H. D. Harrington

The Selected Poems of Howard Nemerov

978-0-8040-0746-7 pb $11.95

Edited by Daniel Anderson

Sedges and Rushes

Howard Nemerov 978-0-8040-1059-7 hc $24.95

Illinois, Indiana, Iowa, Kansas, Kentucky, Michigan, Minnesota, Missouri, Nebraska, North Dakota, Ohio, South Dakota, Wisconsin Eric Miller, Bruce Miller 363 W. Erie Street, Suite 7E Chicago, IL 60654 Tel.: 866-829-0824 Fax: 312-276-8109


Recent Releases

INTERNATIONAL United Kingdom, Continental Europe, Middle East, and Africa Eurospan Group c/o Turpin Distribution Pegasus Drive Stratton Business Park Biggleswade, Bedfordshire SG18 8TQ, UK Tel: +44 (0) 1767 604972 Fax: +44 (0) 1767 601640 Ohio University Press books are stocked in the United Kingdom. Please contact Eurospan for further information.

Ohio University Press Customer Service 19 Circle Drive, The Ridges Athens, OH 45701 Tel.: 740-593-1154 or 740-593-1160 Fax: 740-593-4536

Eurospan University Press Group 3 Henrietta Street Covent Garden, London WC2E 8LU, UK Tel: +44 (0)20 7240 0856 Fax: +44 (0)20 7379 0609

978-0-8040-1060-3 pb $16.95

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O H I O U N I V E R S I T Y P R E S S   |  27

ISBN Prefixes 978-0-8214-   Ohio University  Press 978-0-8040-   Swallow Press 978-0-89680-   Ohio University   Research in   International Studies

RIGHTS AAPR = All Americas   and Canada   exclusively and the   Pacific Rim   (includes Australia   and New Zealand   on an open market   basis.) AA = All Americas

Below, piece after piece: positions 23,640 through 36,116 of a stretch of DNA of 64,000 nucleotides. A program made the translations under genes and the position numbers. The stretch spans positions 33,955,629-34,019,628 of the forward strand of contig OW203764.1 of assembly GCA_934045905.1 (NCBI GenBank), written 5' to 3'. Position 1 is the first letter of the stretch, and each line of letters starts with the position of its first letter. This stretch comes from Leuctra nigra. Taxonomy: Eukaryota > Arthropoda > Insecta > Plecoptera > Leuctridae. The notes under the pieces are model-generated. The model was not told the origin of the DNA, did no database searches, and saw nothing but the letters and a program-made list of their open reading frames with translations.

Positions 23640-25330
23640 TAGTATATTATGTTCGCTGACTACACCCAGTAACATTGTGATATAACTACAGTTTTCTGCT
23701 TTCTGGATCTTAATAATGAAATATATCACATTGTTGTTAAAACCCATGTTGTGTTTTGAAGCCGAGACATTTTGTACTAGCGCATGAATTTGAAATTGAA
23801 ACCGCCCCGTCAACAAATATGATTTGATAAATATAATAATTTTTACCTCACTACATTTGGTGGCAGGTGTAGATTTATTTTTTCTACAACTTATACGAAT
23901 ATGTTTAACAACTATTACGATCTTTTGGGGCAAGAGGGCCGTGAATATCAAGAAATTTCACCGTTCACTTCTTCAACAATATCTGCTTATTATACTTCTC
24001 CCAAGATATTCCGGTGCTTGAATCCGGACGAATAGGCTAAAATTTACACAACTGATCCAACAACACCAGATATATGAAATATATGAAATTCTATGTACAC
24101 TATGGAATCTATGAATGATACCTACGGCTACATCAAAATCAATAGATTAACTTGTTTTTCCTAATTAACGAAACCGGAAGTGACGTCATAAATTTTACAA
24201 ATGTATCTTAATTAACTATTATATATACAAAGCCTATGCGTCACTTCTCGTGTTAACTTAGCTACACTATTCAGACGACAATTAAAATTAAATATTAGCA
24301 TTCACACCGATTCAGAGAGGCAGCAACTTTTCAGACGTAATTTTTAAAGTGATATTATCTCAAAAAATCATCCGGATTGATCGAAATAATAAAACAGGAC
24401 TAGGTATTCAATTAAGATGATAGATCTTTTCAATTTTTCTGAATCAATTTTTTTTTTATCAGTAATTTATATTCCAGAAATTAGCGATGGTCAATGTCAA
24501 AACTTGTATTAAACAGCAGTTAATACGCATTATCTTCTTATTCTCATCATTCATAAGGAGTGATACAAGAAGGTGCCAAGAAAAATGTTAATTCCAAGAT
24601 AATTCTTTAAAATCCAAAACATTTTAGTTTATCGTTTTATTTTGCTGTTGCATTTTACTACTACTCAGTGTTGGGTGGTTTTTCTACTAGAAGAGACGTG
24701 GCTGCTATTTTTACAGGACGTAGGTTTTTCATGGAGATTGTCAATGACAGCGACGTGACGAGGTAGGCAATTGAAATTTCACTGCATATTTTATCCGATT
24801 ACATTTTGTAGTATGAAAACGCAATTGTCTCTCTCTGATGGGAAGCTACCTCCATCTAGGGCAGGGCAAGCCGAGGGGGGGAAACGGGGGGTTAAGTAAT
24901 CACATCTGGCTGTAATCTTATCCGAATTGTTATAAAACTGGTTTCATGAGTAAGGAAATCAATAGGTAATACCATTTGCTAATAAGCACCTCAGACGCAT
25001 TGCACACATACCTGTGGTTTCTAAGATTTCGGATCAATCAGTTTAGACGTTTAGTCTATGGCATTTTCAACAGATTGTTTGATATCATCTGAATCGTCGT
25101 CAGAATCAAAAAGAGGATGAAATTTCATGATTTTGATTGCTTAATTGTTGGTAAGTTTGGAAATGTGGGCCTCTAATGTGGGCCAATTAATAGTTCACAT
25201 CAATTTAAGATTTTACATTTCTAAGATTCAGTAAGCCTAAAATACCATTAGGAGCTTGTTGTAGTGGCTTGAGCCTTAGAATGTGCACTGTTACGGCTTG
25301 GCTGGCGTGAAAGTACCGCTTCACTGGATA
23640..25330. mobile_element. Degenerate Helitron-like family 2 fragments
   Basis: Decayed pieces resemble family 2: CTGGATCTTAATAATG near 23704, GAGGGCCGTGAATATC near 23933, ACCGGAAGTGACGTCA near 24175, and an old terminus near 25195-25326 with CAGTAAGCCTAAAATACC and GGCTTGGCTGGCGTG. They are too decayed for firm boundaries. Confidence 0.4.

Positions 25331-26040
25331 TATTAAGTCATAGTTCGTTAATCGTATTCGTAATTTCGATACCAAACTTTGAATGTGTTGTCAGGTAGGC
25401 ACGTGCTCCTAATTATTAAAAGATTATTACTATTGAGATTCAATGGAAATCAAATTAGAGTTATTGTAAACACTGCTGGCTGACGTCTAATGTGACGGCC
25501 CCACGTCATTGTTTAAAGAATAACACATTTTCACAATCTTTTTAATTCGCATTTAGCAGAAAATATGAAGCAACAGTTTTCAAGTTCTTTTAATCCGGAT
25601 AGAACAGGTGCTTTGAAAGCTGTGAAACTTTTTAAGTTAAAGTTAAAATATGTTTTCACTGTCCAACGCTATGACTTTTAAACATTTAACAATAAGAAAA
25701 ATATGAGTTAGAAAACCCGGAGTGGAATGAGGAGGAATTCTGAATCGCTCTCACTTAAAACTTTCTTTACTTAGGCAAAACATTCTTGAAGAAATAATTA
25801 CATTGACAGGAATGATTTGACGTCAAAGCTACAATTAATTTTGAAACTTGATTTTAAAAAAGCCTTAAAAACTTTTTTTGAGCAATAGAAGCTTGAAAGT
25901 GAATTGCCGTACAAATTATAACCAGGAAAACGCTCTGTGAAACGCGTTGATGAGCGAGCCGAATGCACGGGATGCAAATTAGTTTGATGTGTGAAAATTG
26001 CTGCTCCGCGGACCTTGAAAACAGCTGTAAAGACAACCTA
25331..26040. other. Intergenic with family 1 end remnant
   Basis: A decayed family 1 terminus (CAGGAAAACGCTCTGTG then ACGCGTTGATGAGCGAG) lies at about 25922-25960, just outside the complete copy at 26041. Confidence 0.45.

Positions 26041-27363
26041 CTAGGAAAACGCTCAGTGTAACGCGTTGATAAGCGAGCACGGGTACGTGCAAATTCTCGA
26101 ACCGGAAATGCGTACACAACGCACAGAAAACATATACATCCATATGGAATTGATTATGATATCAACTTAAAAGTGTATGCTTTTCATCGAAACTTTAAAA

This catalog contains descriptions of books scheduled to be published between March and September 2010 and selected backlist titles. All prices and publication dates are subject to change without notice. Page counts of books not yet published reflect our best estimate at the time this catalog goes to press. For a complete catalog of publications currently in print, contact Ohio University Press. Prices given are domestic list prices; book prices outside the U.S. may be higher. Ohio University Press books (including books from Swallow Press, the Cleveland Museum of Art, and Ohio University Research in Inter­national Studies) are warehoused, shipped, and billed from Chicago. The order address is: Ohio University Press UC Distribution Center 11030 S. Langley Ave. Chicago, IL 60628 Telephone: 773-702-7000 Toll-free: 800-621-2736 Fax Orders: 773-702-7212 Toll-free: 800-621-8476 Credit and Collections: 773-702-7094 Toll-free: 800-521-8412 Fax: 773-702-7201 Toll-free: 800-621-8471 Returns: Ohio University Press/Returns UC Distribution Center 11030 South Langley Avenue Chicago, IL 60628 Returns are accepted between ninety days and one year from the date of invoice. Permission is not required, but invoice numbers must be provided. Credit will be issued for books in resaleable condition. Bookstores The Ohio Univer­sity Press retail discount schedule is: trade 1-2, 20%; 3-49, 40%; 50-99, 41%; 100-249, 43%; 250 or more, 46%; short discount books, 1-2, 20%; 3 or more, 40%. A “t” after the price indicates trade discount, an “s” indicates short discount. Quantities combine for best discount. To establish an account with the UC Distribution Center, call or write for an ap-